In the afternoon we went the wrong way to Tatopani. We were pointed to a trail on the other side of the valley, but when we reached it, we were told by an older lady that it was way too ‘o-kalo’ and ‘gah-hro’ – steep and dangerous. After much deliberation we decided to have a look at it and see how bad it was. The lady reluctantly showed us to the start of the trail. Man was it sketchy. There was a shear drop on one side down many hundreds of metres to the river below. At one point the trail became little more than about 10cm wide. I had a bit of a panick attack and convinced myself I was going to trip and go face first off the cliff. After a lot of deep breathing and distraction tactics we reached the next section where I was horrified to find the trail went down the side of the cliff. I went on my bum.
The cliff trail we came down:
We reached Tatopani, which consisted of only two houses at around 4pm. A lady agreed to let us camp in her front yard and feed us dal bhat that night. We spent the afternoon soaking and washing at the nearby hot springs – a tap and a small concrete pool. We ate our dal bhat in her kitchen which had a dirt floor covered in reed mats with a fire pit in the middle. There was no electricity so little shards of lit wood were placed on a mantel causing fire light to dance round the walls.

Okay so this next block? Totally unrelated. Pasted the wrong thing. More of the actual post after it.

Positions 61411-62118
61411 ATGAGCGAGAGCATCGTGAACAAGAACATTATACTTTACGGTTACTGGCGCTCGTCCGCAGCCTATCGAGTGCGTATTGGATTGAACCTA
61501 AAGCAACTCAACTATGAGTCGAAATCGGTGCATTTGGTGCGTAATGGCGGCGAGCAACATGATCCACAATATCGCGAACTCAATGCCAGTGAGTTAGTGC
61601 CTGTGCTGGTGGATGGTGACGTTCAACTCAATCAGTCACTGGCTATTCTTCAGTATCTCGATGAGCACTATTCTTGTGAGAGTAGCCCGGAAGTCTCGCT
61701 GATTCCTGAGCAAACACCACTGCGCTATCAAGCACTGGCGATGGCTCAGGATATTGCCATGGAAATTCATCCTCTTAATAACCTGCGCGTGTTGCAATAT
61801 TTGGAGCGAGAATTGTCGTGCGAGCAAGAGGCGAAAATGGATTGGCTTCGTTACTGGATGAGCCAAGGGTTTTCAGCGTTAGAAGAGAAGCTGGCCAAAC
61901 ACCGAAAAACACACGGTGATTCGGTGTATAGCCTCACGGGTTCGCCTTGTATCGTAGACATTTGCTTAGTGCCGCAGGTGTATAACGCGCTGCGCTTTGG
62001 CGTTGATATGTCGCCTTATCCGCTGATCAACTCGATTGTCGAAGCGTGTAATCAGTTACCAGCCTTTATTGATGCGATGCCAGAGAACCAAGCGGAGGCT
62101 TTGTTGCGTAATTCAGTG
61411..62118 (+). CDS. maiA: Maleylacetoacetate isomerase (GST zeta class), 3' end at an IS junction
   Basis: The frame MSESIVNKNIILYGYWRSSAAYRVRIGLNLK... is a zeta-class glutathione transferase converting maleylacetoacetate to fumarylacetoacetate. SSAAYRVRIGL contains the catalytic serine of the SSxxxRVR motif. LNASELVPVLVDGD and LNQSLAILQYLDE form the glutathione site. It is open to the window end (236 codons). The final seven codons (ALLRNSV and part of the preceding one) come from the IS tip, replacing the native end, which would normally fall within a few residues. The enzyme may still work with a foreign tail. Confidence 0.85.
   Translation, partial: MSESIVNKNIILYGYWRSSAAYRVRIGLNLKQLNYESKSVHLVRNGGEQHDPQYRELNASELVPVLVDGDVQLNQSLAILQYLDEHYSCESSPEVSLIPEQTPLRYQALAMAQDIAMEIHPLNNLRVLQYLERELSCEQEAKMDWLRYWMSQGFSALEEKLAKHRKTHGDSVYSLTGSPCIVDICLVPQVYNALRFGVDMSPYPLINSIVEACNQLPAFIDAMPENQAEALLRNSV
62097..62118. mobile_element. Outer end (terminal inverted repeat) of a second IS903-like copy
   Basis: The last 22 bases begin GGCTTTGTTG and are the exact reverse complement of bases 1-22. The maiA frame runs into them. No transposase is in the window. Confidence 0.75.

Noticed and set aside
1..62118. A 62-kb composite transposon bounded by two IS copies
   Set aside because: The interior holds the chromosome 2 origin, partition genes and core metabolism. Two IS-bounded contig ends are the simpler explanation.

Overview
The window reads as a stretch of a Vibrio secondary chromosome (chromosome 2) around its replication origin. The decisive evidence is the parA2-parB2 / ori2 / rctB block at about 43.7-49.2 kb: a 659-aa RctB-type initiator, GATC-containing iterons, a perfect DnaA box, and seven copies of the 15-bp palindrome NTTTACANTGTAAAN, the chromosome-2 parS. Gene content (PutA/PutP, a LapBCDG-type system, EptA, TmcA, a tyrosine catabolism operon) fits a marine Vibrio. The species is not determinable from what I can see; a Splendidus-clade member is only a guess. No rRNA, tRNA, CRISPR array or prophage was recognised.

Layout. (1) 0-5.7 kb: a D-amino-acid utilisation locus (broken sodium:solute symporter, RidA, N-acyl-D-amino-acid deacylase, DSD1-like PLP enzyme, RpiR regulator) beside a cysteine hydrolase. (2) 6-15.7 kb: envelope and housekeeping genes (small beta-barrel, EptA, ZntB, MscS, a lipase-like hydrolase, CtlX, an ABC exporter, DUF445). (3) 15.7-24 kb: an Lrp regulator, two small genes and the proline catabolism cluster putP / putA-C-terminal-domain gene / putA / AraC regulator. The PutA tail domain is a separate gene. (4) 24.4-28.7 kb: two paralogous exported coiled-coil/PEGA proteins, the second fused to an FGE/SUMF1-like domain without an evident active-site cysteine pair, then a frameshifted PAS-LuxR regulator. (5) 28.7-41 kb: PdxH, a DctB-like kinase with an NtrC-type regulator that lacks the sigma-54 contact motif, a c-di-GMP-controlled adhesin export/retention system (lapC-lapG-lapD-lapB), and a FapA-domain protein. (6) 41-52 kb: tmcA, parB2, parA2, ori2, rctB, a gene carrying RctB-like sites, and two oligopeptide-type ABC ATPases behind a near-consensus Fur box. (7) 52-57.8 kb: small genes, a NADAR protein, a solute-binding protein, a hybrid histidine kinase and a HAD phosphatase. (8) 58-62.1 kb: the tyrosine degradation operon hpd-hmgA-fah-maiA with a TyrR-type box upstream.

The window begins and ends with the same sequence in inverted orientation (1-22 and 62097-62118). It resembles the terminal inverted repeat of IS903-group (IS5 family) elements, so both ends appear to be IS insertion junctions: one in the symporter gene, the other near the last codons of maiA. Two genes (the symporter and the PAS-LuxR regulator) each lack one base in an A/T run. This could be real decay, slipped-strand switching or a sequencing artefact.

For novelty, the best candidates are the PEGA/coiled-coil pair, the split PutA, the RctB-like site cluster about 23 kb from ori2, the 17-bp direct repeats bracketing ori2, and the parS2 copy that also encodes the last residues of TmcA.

Leaving our homestay:
We hiked up a ways then along through the villages of Him and Guibang, then a steep 1000m climb through pink rhododendrons to reach Dhule (3400m).
Dhule was a hive of activity with many groups of Nepalis on their way into the mountains for yarsagumba. There were a number of guesthouses full of people, bags of camping equipment, and speakers with Nepali music pumping. Donkeys and horses littered the surrounding hills. It felt like a festival.
We spent the afternoon napping in the sun then sitting on a little balcony watching a courageous chicken jump between the rooftops.